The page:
We are fortunate to live in an age where many infectious diseases that would previously have been life-threatening can be treated simply and effectively with a round of antibiotics. Without a doubt, antibiotics have been over-prescribed in recent years, and their use should not be taken lightly. Having said that, when used conservatively to stop the progress of acute disease, antibiotics are extremely valuable.
The problem with taking antibiotics is that they tend not to be very discriminating. So, when they go to work wiping out the “bad” bacteria that are causing all the problems, they usually take down the beneficial bacteria as well. That means that the good bacterial colonies in our gut can suffer some extreme damage or be wiped out entirely with a course of antibiotics [source].
Both while you’re taking antibiotics and afterward, there are some steps to help support and restore a healthy gut.
What to Do While You’re Taking Antibiotics
It’s incredibly important that you finish out your prescription, even if you feel better partway through, as failing to do so can allow bacteria to adapt and evolve, becoming drug resistant. While you’re still taking the medication, follow the guidelines from your pharmacist. For example, some antibiotics don’t mix well with alcohol, dairy products, and even sunlight.
Support your immune system
Be sure to stay hydrated and get adequate sleep while you are taking antibiotics, as your system is going into repair mode and needs your support. If you don’t have much of an appetite, eat what you can and aim for nutrient-dense fluids such as bone broth (miso broth is a great option for vegetarians), freshly made fruit and vegetable juices, and smoothies.
What to Do After Taking Antibiotics
Eat fermented foods
To help restore your healthy gut bacteria, go for naturally fermented foods and drinks, which introduce live bacterial cultures into your digestive system [source]. Fermented beverages such as kombucha and kefir are great options. So are fermented foods, like lacto-fermented pickles, sauerkraut, and kimchi, or fermented dairy products such as natural yogurt, buttermilk, and sour cream.
Keep in mind that a jar of sauerkraut or fermented pickles from the supermarket shelf won’t carry the same benefits as homemade because it has often been pasteurized to be shelf stable, effectively killing off the beneficial bacteria (make sure to check the label).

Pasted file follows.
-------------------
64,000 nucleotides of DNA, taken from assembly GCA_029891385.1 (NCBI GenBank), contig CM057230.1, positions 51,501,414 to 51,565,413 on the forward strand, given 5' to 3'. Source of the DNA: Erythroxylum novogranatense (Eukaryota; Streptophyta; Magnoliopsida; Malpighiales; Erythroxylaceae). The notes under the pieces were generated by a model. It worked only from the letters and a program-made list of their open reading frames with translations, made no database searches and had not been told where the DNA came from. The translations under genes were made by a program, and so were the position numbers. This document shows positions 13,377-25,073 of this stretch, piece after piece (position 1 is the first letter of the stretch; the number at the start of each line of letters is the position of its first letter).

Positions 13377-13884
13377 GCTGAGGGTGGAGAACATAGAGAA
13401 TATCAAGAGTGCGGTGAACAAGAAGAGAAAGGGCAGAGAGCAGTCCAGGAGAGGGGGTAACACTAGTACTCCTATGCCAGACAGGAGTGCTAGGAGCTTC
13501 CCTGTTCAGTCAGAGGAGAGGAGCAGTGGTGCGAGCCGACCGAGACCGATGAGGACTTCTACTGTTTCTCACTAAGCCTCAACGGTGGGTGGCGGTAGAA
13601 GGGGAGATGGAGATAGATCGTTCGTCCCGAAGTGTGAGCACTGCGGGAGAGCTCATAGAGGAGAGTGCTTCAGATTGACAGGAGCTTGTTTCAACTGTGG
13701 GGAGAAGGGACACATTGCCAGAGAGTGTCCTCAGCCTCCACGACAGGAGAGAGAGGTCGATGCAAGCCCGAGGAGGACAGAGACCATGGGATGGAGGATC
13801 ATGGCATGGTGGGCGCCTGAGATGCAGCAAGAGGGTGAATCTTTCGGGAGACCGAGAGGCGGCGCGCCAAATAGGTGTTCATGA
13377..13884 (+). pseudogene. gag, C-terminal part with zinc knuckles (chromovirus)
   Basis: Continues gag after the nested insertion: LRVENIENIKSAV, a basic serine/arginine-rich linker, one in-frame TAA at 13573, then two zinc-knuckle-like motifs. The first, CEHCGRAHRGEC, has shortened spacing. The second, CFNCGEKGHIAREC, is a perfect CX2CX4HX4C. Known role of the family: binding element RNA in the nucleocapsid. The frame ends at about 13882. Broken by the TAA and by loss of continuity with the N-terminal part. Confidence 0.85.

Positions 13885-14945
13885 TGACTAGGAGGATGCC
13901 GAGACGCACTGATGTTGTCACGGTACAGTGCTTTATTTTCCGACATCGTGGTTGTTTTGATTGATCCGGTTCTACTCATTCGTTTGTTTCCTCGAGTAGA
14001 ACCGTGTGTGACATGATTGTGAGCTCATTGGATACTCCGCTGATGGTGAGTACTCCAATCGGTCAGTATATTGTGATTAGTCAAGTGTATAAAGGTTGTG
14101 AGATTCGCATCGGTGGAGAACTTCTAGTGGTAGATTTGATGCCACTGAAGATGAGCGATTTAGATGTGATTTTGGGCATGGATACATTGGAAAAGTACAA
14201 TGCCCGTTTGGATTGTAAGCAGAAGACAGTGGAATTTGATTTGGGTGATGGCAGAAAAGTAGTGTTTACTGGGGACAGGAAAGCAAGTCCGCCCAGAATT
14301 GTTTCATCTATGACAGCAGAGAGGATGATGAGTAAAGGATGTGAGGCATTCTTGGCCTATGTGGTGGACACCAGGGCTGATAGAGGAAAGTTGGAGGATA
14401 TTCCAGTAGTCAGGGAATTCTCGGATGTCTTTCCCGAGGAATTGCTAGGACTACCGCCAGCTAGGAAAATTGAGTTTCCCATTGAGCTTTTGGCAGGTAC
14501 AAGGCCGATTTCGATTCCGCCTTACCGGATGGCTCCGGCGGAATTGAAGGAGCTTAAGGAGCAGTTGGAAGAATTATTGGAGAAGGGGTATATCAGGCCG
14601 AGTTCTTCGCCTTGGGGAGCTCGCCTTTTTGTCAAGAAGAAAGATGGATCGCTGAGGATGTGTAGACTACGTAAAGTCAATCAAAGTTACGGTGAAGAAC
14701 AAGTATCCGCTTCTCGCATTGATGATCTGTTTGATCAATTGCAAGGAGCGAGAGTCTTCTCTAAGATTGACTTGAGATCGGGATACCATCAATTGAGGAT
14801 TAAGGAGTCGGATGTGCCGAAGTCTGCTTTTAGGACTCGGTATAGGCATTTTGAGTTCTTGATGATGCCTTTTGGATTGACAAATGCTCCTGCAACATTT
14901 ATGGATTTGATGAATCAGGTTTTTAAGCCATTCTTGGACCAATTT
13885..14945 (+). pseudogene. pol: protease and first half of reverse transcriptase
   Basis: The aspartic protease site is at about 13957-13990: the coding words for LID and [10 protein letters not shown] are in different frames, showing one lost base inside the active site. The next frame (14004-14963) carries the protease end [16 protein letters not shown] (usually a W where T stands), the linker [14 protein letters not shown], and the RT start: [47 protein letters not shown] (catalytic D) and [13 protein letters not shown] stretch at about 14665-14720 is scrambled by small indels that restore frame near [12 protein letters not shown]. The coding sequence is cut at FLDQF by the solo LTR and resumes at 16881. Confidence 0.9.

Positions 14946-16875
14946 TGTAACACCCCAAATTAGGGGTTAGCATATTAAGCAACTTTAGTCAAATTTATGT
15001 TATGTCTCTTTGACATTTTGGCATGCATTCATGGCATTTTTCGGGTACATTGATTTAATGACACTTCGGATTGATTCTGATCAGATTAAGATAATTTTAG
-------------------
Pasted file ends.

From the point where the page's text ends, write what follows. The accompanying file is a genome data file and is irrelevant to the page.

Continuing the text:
Take probiotic supplements
During times of illness and when working to repair and restore the gut, often fermented foods alone aren’t enough, so you may want to seek out a therapeutic probiotic supplement. Not all probiotic supplements are created equal—you’ll want to seek out one with at least 10 billion CFU (colony forming units) per day, and studies have shown that Lactobacilli, Bifidobacteria, and Saccharomyces boulardii are the most effective at reducing antibiotic side effects and restoring healthy colonies in your gut [source].
You’ll want to keep up the fermented foods and probiotics for a few weeks after you finish taking antibiotics. During this time, it’s beneficial to support your gut bacteria by eating lots of prebiotic-rich plant foods.
Get some prebiotics
Prebiotics are indigestible fibers that work their way through our digestive tract to the colon, where they are fermented and broken down by the probiotic bacteria you’re looking to repopulate your gut with [source]. That gives the healthy new bacterial colonies something to live on, so they will multiply and remain in the gut. Prebiotic-rich foods include pears, green bananas, plantains, asparagus, onions, leeks, and jicama.
If you find that even with the support of good nutrition, fermented foods, and pro- and prebiotics, your gut still doesn’t recover from antibiotics, speak with your health care provider to rule out an inflammatory process or leaky gut syndrome [source].
This article was medically reviewed by Dr. Gina Jansheski, a licensed, board-certified physician who has been practicing for more than 20 years. Learn more about Hello Glow’s medical reviewers here. As always, this is not personal medical advice and we recommend that you talk with your doctor.83